POVERTY IS society’s chronic disease. Once dragged in, it is nearly inescapable. And this is especially true in South Korea. Recent news reports that it is becoming increasingly difficult for Korea’s poor to rise above the poverty line, only to be left with the desperation of their circumstances.
What it means to be poor
“Yonhap News” reported in mid-February that Korea’s poverty exit rate (the percentage of people escaping the poverty class) has been steadily declining. Between 2005 and 2006, the rate of people being lifted out of poverty was at 32.6%, but dropped down to 28.8% between 2008 and 2009, and has been continually falling since. On the other hand, the number of people falling into poverty has been increasing. According to the Ministry of Strategy and Finance, the Korean government’s definition of “poverty class” is those who cannot or do not earn the minimum cost of living. The minimum cost of living was last set in 2009, with the national minimum to be \490,845 for an individual, \835,763 for a family of two, \1,081,186 for a family of three, and \1,326,609 for a family of four.
The present circumstances
Though the issue of the poverty trap has always existed, it continues to plague society today. This is because of a blend of problems, according to Yang Jae-jin (Prof., Dept. of Public Admin.). Getting a stable job is nearly impossible for the impoverished who fall behind in working abilities (due to their being unable to afford education) compared to everyone else. “The ailing economy means that public assistance programs and national basic livelihood security systems are unable to provide these impoverished households with adequate support,” he says. Because of their economic situation, many of the impoverished have come to adopt the attitude of deliberately earning little to stay impoverished and live off the welfare the government provides. “They end up seeing this as the more practical option, because, in the current situation, it is nearly impossible to find employment. And whatever jobs are available, the wages that come along with them are simply not a big enough motivation for the impoverished to stay at those jobs,” says Yang.
Choi Jae-sung (Prof., The Graduate School of Social Welfare) says that the polarization of income becoming more severe forces the impoverished to stay poor. “Social mobility becomes extremely limited,” he says. “The opportunities of poverty exit are increasingly scarce because the wealth gap that the impoverished have to overcome gets wider and wider as time passes.” But the biggest problem is the fact that poverty is repeated from generation to generation. “What we call a ‘poverty culture’ is created,” says Choi. “The impoverished ends up passing down their chains to their descendants. The kids inherit the same tendencies and the impoverished stays as the impoverished perpetually.”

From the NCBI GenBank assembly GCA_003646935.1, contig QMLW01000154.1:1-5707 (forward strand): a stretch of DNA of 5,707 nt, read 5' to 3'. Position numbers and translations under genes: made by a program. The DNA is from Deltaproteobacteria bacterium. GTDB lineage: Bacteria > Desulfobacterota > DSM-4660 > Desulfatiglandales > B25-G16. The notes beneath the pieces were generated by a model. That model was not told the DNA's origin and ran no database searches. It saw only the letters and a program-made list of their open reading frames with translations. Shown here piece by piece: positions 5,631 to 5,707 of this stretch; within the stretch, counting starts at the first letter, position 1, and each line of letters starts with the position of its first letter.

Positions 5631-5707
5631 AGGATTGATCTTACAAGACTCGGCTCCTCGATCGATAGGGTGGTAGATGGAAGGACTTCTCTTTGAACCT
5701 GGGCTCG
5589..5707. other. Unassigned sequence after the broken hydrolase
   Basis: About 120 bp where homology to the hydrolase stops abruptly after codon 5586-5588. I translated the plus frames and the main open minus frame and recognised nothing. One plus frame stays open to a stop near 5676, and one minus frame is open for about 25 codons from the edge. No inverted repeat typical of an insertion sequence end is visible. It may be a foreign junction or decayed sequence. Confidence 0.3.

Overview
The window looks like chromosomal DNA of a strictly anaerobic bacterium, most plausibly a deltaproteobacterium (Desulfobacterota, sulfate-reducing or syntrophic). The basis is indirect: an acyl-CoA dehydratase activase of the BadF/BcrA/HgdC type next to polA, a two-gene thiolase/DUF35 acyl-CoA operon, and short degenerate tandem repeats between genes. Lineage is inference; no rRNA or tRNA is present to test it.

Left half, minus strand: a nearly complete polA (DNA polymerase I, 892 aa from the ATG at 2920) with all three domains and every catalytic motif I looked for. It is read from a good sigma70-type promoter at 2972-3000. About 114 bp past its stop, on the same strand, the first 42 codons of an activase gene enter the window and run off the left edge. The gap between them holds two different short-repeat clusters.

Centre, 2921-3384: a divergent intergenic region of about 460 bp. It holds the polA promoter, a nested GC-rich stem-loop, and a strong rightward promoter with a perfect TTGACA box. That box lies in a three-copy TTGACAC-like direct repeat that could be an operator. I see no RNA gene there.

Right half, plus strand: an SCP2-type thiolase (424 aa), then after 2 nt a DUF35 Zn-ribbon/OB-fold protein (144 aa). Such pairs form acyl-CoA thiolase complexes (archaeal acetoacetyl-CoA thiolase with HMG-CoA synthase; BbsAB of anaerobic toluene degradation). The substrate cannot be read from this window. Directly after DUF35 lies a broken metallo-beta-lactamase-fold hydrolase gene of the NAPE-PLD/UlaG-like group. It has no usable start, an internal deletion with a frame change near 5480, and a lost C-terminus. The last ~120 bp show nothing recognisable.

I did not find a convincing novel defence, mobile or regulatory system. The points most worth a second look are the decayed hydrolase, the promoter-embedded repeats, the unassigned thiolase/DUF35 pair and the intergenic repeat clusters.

So what has the government sent forth to battle this problem? Yang says that the programs in place have been extremely limited, and until now, public support in the form of financial subsidies for basic living has been the only notable measure. However, several other policies to alleviate the situation were set forth, all of which were not particularly fruitful. The first was relieving financial burdens regarding education through tax-based public assistance programs. For example, the Dreamstart program helps children from impoverished families get the same educational opportunities as those who are not impoverished. “Another significant government measure was to induce the poverty class to build assets, by giving benefits to the impoverished in creating savings,” says Yang. The government created incentives to encourage the impoverished to save for the future by providing generous and advantageous savings deals.